When I first heard about LOVE LANGUAGES I was struck dumb with admiration, it was literally one of those moments when a whole lot of my problems were solved with one concept and suddenly I could see some of the spanners in the works of my marriage. Inspirity has already posted some information about Love Languages on her website – just search for ‘Gary Chapman’ and the article will pop up in a flurry of pink swirly technology. Gary Chapman is the author of “The Five Love Languages” a book that is now looking much the worse for wear on my bathroom shelf, the victim of being held above a steaming hot tub by my sopping wet hands for the last week. When oh when will publishers produce waterproof books?
In a nut shell; we all show and see love in very different ways, if both people in a relationship show and see love in the same way then they are likely to effortlessly fill each others ‘love tanks’, if two people show and see love in different ways then they may struggle as their individual ‘love tanks’ empty over time and are not replenished. A lot of heartbreak can be avoided if you understand yourself and your partner, both of you can see how the other is expressing their love and both of you speak in the love language of the other.
At last I can understand why my friend Anne is so happily married to Andrew. If I made the demands on my husband that Anne makes on Andrew, we’d argue. But I suspect they are both ‘acts of service’ people – she asks him to hoover (he hears “show me you love me by….”) and he hoovers (he is saying “I love you, I’m doing housework”) meanwhile she makes him a cup of tea (she is saying “you are the man I really respect, not only have you proved you love me, but I am returning the gesture”).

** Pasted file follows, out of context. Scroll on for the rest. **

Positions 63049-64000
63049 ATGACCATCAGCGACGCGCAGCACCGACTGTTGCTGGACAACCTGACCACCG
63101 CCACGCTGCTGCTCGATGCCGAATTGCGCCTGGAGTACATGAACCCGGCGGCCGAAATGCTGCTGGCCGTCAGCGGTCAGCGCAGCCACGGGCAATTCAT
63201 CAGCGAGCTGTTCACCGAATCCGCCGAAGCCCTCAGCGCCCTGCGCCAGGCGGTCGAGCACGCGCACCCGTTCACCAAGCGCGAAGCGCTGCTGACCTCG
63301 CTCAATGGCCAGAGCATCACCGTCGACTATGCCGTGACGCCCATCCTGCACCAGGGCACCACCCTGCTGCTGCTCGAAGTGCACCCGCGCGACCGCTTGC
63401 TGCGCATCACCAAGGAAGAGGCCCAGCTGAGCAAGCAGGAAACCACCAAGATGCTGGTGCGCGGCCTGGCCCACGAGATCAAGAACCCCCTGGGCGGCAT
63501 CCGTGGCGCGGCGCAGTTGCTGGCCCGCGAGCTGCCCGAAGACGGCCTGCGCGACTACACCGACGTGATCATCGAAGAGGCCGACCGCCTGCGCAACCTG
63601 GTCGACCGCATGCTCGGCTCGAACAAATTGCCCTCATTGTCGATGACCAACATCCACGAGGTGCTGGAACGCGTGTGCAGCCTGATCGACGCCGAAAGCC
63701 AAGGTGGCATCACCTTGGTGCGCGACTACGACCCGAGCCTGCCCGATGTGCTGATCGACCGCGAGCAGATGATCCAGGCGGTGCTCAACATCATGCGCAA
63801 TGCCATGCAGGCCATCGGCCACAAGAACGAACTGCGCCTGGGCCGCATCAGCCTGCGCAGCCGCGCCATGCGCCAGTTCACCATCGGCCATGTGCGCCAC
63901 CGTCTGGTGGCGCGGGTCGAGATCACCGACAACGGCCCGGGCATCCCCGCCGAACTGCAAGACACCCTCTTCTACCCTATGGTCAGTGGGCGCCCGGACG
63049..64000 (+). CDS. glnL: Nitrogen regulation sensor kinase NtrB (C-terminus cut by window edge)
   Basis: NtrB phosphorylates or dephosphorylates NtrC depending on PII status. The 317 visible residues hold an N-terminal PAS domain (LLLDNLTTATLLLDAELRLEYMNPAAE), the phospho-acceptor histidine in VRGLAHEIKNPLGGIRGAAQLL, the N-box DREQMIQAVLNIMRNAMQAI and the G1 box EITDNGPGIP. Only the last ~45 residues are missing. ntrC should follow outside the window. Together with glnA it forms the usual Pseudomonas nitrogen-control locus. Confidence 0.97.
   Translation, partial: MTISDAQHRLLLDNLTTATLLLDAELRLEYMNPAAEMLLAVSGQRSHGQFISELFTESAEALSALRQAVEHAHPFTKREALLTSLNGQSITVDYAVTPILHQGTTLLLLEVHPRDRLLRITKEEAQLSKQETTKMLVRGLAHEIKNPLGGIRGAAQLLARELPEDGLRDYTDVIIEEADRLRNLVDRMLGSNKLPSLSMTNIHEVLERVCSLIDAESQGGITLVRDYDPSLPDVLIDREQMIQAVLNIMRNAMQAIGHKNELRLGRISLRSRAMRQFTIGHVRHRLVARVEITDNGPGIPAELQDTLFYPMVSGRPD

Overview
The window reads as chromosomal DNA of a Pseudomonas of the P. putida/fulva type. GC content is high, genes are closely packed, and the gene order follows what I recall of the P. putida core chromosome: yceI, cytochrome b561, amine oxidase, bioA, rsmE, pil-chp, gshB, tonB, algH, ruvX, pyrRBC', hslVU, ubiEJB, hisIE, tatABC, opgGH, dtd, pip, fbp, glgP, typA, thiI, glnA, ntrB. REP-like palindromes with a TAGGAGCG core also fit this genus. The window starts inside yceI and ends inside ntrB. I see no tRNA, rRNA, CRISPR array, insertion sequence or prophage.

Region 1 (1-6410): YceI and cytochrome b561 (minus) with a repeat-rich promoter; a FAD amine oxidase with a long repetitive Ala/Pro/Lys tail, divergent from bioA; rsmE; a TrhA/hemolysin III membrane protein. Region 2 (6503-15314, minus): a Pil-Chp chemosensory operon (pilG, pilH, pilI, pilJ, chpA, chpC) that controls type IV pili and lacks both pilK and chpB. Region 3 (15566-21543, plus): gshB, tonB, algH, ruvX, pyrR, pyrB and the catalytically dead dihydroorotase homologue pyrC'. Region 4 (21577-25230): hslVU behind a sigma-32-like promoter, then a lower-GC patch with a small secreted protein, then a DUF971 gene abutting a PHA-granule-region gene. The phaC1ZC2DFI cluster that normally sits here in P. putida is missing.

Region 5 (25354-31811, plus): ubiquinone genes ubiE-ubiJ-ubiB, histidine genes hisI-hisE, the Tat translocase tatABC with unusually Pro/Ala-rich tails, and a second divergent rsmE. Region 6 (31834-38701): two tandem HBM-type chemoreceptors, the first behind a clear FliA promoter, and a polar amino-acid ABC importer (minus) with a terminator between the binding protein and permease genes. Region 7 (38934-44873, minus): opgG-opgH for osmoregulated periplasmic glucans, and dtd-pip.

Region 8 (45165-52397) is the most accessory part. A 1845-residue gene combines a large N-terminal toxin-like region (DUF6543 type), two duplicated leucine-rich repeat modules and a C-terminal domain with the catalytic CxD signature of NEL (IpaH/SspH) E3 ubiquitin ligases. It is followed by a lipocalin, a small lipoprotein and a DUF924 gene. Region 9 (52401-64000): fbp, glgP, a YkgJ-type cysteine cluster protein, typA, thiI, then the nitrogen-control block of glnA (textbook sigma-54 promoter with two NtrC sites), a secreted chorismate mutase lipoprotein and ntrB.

Now, if Anne had married my husband what a shock they would have both had. He’s a ‘quality time’ man, if asked to hoover he’d hear “I’m not very interested in you at all, get to work slave”. Anne would see the reluctance to help, the sloppy results of his work and would understand “I don’t love you, your tea isn’t really appreciated and neither are you.”Meanwhile he might ask her to come for a walk with him – what on earth for she’d wonder, why don’t we tidy the garden instead?
Many of the marriage problems I have heard of, including my own, can be attributed to missing the declarations of love you both give, missing the cues to reciprocate love, putting too much effort in the wrong areas and not putting any effort in the right areas. A bit like someone feeding a tired baby to stop it crying, it won’t work as well as giving them a nap.
Dr Chapman gives the brilliant example of a couple who came to him for advice; the man was helping in the house, helping with the kids, maintaining the garden, washing the car – everything. Yet his wife felt unloved, she wanted to talk and felt isolated. The husband in this marriage was doing the right thing – showing his love, but in totally the wrong way. Instead of all his service it was suggested he spend 15 minutes a day listening to his wife talk about her life. She agreed to do more of the housework that he had been doing. After a short time their marriage was back on track, he felt loved as she was caring for the house (an ‘acts of service’ man to the core) and she felt the emotionally supported and cherished by him (her language was ‘quality time’).